NEW YORK — The Democratic leaders of California and New York City are taking steps to provide health care coverage to some undocumented residents.
On his first day in office, California Gov. Gavin Newsom proposed a budget on Monday that would make California the only state in the nation to provide coverage to undocumented young adults through its Medicaid program.
New York City Mayor Bill de Blasio announced an even more ambitious program on Tuesday called NYC Care that would provide coverage for all New Yorkers. There are roughly 600,000 residents without health insurance, half of them undocumented immigrants.
“From this moment on in New York City, everyone is guaranteed the right to health care,” said de Blasio, comparing it to the universal pre-K program his administration implemented several years ago.
NYC Care will start rolling out in coming months and will take more than two years to be fully implemented, de Blasio said. It will cost at least $100 million, but the mayor said that the city would save a lot because fewer people would go to the emergency room, which provides pricey and inefficient care.
De Blasio told MSNBC’s “Morning Joe” that the city would not raise taxes but would instead fund the program through the city’s public health care system, which is now in better financial shape after years of dire straits.
“We’re spending a lot of money right now and we’re not spending it the way we want to because people go to the emergency room,” de Blasio said at a news conference. “You have a lot of savings over time by not having people get health care the wrong way.”
The mayor’s two-pronged approach will harness the MetroPlus Health Plan, a subsidiary of the city’s public hospital system that offers coverage to more than half-a-million New Yorkers via Medicaid, Medicare and Affordable Care Act policies. It will seek to boost enrollment among those who qualify, but are uninsured.
Also, the city will use NYC Care to connect New Yorkers who are not eligible for health insurance, especially the undocumented or those who can’t afford coverage, to health care. They will be assigned a primary care doctor and have access to specialty care, prescription drugs, mental health services and hospitalization. Services will be priced on a sliding scale and will be free for the poor.
Wait times to see a primary care doctor would be in line with the one to two weeks it currently takes, officials said.
One question is whether undocumented immigrants will sign up at a time when the federal government has increased deportation efforts, said David Sandman, CEO of the New York State Health Foundation, a health care policy, research and grantmaking organization.
“It’s a very challenging time to roll out that welcome mat,” Sandman said.
In California, Newsom would allow undocumented residents up to age 26 to enroll in Medi-Cal, the state’s Medicaid program. The Golden State became the first to cover undocumented children up to age 19 in 2016.
“Undocumented young adults should not have to worry about losing their health coverage when they turn 19,” said Newsom, describing the effort as “another major step toward universal coverage.”
In a nod to creating a state-based single-payer system, the Democratic governor sent a letter to President Donald Trump and congressional leadership on Monday requesting that the federal government “empower States like mine to design and implement truly transformative solutions for securing affordable health care for all.”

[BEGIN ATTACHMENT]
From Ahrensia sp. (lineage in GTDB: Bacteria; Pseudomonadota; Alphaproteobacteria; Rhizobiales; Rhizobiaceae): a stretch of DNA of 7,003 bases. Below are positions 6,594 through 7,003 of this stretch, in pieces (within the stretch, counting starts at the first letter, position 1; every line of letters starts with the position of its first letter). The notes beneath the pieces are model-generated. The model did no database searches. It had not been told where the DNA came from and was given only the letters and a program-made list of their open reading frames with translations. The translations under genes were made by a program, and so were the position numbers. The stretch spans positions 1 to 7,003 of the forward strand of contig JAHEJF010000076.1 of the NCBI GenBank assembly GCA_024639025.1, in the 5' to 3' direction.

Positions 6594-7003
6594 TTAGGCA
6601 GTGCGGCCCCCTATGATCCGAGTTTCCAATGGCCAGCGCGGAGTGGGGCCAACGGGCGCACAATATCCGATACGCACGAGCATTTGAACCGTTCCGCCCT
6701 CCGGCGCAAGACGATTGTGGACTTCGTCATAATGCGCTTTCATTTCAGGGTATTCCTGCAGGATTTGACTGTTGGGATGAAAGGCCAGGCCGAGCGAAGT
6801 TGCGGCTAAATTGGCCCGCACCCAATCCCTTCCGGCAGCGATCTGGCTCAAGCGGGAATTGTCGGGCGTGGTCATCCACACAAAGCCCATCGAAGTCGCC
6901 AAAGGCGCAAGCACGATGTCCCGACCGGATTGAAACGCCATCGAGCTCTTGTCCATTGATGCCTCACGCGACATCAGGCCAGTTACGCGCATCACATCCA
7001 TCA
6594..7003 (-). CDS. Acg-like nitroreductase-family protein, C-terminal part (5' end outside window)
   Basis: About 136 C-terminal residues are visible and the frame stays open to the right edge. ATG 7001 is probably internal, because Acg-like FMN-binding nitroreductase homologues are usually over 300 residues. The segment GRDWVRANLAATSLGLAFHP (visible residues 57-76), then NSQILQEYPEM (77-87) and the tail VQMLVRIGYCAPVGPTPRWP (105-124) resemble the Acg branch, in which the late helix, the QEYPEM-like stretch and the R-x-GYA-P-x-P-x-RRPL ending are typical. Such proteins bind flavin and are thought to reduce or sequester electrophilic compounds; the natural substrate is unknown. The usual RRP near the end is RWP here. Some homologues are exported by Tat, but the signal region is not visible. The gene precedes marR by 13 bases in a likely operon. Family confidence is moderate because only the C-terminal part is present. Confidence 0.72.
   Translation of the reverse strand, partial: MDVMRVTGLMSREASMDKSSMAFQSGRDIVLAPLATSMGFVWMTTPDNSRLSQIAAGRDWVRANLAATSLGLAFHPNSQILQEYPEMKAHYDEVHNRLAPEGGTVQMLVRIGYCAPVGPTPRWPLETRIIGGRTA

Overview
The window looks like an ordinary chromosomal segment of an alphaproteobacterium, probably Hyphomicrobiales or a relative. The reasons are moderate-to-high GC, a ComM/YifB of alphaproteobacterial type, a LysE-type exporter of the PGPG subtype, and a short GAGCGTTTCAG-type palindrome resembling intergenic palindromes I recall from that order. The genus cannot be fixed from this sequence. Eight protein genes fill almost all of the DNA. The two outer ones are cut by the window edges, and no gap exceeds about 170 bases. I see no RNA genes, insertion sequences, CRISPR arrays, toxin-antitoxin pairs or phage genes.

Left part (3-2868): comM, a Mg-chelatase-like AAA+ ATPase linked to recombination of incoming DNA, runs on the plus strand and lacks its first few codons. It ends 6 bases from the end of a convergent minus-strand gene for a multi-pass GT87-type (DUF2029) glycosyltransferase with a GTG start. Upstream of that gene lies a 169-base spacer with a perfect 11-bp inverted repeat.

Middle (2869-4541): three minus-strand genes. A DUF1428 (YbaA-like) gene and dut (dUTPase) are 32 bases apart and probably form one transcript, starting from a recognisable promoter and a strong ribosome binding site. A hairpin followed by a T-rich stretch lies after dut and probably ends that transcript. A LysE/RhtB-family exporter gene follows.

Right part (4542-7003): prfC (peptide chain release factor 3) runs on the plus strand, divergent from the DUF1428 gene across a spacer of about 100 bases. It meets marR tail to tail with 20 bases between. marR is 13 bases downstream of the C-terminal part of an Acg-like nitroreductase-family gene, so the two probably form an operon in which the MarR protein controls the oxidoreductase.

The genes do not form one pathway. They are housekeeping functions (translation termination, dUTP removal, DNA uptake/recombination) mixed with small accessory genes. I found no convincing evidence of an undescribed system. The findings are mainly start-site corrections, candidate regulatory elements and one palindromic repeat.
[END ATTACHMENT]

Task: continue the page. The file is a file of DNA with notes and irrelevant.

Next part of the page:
Covering more undocumented Californians is part of a broader health care package Newsom unveiled Monday. The new governor also signed an executive order to create “the largest single purchaser for prescription drugs and allow private employers to join the state in negotiating drug prices,” according to a statement from the governor’s office.
“No state has more at stake on the issue of health care. California must lead,” Newsom said in the statement. “We will use our market power and our moral power to demand fairer prices for prescription drugs. And we will continue to move closer to ensuring health care for every Californian.”
High drug prices have been in the national spotlight lately, with the Trump administration and Congress both promising to lower costs.
In addition, Newsom wants to expand the Affordable Care Act’s financial assistance to middle-income Californians. More than 80% of Obamacare enrollees take advantage of federal premium subsidies, and one of the main criticisms of the law is that premiums are unaffordable for those who don’t receive subsidies.
Newsom’s plan is to expand access to financial assistance to individuals earning up to $72,840 and families of four earning up to $150,600. Currently, individuals making up to $48,000 per year and families of four earning up to $98,000 can receive federal subsidies under the Affordable Care Act.
Peter Lee, the executive director of Covered California, the state’s Affordable Care Act exchange, praised Newsom’s sweeping new proposals and actions.
“We applaud Governor Newsom for building on the strong foundation of the Affordable Care Act in his first official action,” Lee said in a statement. “At a time of ongoing uncertainty from Washington, the governor is not only embracing policies that will lower the cost of coverage for millions in the individual market, he is also offering increased help to those who are struggling with rising costs.”
Lee also noted that the governor’s plan to restore an individual mandate penalty — which would be levied on those who don’t have health insurance — would lower health care costs and increase enrollment. Congress essentially eliminated the federal individual mandate by reduce the penalty to $0 as part of the 2017 tax cut law.
Californians have through January 15 to sign up for Affordable Care Act coverage through Covered California.
Newsom also signed an executive order to establish a California surgeon general, according to the statement.